“Success or failure … which is the most destructive?” ~ Lao Tsu (Tao Te Ching)
“You may learn much more from a game you lose than from a game you win. You will have to lose hundreds of games before becoming a good player.” ~ Jose R Capablanca
The instructional value of failure has been very well documented, and not just by chess players. An objective analysis of one’s failings is certainly a useful way for someone to develop their game, as long as the right conclusion is reached! But I would like to warn against taking this too far because a focus on defeats can erode a player’s confidence.
Instead of this I’d like to suggest that an objective analysis of one’s victories can be far more helpful, not least because it tends to keep one’s spirits up. It can also be a better way to develop objectivity as errors tend to be glossed over by an ego in full flight. Can a player really admit to himself that his magnificent winning combination was flawed or will he try to gloss over the things that he missed? To admit that an imaginative but flawed concept was actually mistaken requires tremendous self discipline, far more than an attempt to salvage something of value from a loss with various self recriminations.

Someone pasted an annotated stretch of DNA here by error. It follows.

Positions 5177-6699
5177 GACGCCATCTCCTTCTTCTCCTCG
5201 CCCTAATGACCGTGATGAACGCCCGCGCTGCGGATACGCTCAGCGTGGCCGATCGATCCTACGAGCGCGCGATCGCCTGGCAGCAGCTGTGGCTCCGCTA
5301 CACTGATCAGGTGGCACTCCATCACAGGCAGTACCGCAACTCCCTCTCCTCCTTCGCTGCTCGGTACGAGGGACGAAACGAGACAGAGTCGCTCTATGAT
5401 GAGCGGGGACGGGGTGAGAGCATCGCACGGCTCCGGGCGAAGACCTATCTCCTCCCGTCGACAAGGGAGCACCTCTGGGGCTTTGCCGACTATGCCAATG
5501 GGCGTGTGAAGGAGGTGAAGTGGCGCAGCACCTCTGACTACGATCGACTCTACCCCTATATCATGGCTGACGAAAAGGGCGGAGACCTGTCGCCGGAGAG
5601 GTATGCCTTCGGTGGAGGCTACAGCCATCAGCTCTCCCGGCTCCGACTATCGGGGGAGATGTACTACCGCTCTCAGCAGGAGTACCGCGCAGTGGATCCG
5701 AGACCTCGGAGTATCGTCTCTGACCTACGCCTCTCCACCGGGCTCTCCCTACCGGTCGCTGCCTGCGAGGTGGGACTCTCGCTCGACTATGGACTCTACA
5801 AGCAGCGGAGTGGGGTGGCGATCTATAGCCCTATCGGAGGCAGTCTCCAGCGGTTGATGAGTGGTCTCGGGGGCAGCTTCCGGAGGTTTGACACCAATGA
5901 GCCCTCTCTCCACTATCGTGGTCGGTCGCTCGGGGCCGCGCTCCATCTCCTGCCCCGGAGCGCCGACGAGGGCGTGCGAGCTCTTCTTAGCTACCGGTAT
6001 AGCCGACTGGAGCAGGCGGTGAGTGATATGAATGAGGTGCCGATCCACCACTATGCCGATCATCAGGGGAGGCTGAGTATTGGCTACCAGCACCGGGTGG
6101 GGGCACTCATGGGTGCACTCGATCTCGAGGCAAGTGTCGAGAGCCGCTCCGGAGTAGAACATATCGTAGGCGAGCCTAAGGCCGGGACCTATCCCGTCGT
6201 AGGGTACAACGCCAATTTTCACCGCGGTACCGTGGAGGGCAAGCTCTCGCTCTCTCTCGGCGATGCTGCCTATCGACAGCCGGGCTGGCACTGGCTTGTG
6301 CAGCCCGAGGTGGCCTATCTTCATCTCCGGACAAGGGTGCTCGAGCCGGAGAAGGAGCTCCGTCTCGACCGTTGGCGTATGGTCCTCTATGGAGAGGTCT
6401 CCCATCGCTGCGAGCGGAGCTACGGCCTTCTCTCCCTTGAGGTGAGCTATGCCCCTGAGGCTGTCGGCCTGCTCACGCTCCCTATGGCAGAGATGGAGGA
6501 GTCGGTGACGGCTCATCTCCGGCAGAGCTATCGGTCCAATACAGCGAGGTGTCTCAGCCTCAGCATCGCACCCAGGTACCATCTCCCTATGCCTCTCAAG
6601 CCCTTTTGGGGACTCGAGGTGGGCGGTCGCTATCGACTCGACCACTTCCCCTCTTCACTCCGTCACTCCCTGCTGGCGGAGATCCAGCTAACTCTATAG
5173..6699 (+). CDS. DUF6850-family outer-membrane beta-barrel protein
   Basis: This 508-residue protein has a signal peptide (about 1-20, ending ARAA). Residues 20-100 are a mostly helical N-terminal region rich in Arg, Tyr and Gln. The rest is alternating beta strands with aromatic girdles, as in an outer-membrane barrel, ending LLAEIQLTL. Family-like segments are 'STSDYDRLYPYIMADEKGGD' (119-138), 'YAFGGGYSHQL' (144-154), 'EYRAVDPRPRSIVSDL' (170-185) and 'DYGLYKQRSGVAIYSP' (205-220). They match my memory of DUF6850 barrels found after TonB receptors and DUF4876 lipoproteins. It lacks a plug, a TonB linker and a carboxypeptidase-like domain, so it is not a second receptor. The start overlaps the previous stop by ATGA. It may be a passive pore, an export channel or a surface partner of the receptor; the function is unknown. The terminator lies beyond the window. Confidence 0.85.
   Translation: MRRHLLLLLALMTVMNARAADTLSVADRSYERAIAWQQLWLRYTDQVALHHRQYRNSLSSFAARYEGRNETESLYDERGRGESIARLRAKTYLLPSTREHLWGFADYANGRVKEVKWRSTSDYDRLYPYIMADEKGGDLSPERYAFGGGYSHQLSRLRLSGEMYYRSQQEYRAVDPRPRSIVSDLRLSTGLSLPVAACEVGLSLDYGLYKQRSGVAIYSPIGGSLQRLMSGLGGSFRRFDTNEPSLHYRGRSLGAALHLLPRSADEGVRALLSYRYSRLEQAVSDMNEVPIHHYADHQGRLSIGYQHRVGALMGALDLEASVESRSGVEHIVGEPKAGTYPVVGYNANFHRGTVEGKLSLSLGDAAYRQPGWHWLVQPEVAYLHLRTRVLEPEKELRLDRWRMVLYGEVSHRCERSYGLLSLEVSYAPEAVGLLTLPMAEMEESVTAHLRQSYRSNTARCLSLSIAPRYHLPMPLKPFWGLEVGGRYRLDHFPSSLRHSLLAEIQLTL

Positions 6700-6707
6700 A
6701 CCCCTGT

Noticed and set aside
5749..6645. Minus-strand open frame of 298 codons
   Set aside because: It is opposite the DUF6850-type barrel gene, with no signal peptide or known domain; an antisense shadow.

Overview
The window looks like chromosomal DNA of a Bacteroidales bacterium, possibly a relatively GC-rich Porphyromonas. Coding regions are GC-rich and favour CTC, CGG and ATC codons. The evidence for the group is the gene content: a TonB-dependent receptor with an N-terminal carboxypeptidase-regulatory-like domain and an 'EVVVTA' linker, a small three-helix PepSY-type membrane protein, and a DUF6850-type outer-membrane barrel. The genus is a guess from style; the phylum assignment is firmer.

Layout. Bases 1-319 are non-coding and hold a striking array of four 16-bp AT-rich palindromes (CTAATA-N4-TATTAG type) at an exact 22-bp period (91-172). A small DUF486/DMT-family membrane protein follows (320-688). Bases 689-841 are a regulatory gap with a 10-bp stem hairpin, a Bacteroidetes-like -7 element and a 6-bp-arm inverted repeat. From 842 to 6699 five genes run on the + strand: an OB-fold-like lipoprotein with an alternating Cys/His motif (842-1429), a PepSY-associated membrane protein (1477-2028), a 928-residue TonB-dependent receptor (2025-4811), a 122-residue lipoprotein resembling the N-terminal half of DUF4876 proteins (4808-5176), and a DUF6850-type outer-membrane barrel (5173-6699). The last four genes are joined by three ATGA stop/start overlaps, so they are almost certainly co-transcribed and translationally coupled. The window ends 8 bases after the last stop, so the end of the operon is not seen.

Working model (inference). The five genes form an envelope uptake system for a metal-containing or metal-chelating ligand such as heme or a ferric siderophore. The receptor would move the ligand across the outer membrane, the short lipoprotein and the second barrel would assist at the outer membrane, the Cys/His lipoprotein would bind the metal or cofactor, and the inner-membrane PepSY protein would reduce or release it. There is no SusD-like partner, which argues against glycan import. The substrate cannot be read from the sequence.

There are other things too to be learned from wins which are easier to swallow in the afterglow of victory. The degree of one’s triumphalism is something worth noting as too much of this indicates a certain imbalance in one’s emotional state. As triumphalism grows it can turn can lead to a gradual worsening of objectivity and an inevitable reversal down the line, so it needs to be nipped in the bud as early as possible.
What’s a good way to do this besides an objective analysis of the wins? Well I think it’s well worth playing through a few losses or having a significant other inform you of your deficiencies. But maybe not straight away…